Specific immune recognition by lymphocytes: an evolutionary perspective

Q Rev Biol. 1978 Sep;53(3):225-41. doi: 10.1086/410621.


In this review, we analyze data pertinent to the origins of specific immune recognition by lymphocytes. The phenomena of immunity in invertebrates and the cells that might be involved in these processes are considered. We conclude that the existence of vertebrate-type immunocompetent lymphocytes in invertebrates is not yet proven. All vertebrates apparently possess immunologically competent lymphocytes, and the following conclusions may be drawn: (1) Specific antigen recognition by lymphocytes of all vertebrates appears to be mediated by membrane-bound immunoglobulins. These immunoglobulins are, in all probability, distinct from secreted, serum immunoglobulins (antibodies), although serum and surface immunoglobulins share combining sites for antigen which are formed of variable regions. (2) There is evidence for similar functional divisions among the immune systems of all vertebrates, as reflected in the results of anatomical, functional, and physicochemical investigations of lymphocytes from animals as diverse as fish and mammals.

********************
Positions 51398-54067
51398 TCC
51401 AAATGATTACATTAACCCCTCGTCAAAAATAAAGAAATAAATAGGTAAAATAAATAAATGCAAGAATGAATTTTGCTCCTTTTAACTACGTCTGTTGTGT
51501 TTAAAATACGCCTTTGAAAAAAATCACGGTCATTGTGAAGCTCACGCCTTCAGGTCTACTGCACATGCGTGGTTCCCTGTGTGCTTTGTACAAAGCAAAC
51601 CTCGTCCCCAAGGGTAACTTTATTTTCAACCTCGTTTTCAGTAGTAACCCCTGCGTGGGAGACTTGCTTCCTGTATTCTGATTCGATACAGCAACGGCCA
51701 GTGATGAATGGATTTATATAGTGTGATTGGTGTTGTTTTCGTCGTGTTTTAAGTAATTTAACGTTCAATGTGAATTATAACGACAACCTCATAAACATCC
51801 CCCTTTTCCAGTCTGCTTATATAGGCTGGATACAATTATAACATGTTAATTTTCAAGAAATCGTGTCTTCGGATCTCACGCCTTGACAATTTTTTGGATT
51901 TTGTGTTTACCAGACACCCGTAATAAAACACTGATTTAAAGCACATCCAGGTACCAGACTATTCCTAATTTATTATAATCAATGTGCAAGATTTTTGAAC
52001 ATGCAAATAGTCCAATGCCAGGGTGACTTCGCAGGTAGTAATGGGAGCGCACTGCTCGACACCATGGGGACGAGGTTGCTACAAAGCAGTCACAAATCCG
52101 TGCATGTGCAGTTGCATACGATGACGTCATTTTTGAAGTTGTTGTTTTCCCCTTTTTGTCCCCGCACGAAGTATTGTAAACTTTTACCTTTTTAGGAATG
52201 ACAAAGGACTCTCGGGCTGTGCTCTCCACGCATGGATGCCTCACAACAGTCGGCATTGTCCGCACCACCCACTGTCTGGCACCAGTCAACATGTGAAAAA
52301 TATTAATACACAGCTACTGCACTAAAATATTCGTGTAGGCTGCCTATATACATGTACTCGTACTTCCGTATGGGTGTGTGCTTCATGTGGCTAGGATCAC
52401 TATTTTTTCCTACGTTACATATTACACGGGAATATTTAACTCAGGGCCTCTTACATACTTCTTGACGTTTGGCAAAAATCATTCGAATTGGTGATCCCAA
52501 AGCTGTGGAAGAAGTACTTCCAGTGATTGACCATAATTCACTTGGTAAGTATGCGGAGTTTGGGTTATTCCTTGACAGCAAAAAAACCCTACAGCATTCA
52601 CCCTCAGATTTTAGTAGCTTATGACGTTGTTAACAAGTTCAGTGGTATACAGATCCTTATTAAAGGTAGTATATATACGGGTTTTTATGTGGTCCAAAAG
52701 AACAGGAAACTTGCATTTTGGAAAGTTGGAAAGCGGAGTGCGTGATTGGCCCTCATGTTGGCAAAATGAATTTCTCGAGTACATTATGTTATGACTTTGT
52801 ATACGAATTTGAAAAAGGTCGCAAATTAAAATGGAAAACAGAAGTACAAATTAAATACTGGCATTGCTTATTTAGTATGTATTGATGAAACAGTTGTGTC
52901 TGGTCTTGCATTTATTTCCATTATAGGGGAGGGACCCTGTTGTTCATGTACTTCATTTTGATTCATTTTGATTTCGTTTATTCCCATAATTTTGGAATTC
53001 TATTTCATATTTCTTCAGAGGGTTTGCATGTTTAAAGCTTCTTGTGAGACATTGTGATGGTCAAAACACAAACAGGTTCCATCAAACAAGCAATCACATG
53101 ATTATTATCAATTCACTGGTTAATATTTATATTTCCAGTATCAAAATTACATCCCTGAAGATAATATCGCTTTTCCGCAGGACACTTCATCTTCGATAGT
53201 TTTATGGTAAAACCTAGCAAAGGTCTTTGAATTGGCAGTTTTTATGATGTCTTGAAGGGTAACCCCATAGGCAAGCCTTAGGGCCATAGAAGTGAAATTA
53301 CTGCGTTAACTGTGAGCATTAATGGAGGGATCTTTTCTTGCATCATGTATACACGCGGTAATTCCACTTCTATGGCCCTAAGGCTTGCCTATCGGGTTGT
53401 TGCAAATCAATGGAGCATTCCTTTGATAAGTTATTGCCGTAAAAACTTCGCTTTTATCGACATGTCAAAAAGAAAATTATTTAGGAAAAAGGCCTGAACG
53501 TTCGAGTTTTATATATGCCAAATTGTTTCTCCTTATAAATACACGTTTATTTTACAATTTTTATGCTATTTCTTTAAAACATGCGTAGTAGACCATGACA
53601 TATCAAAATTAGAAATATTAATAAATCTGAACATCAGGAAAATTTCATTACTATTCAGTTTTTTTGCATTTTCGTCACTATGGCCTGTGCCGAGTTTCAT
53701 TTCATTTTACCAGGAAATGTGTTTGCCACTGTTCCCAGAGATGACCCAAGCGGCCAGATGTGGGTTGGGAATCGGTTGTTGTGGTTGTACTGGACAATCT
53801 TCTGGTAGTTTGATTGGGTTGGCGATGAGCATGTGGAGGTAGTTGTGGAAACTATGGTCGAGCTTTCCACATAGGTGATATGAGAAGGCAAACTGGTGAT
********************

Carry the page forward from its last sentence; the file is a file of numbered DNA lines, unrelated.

Publication types

  • Research Support, U.S. Gov't, P.H.S.
  • Review

MeSH terms

  • Adaptation, Biological
  • Animals
  • Annelida / immunology
  • Arthropods / immunology
  • B-Lymphocytes / immunology
  • Biological Evolution
  • Cnidaria / immunology
  • Echinodermata / immunology
  • Immunity
  • Immunologic Memory
  • Invertebrates / immunology*
  • Lymphocytes / immunology*
  • Receptors, Antigen, B-Cell / immunology
  • T-Lymphocytes / immunology
  • Urochordata / immunology
  • Vertebrates / immunology*


  • Receptors, Antigen, B-Cell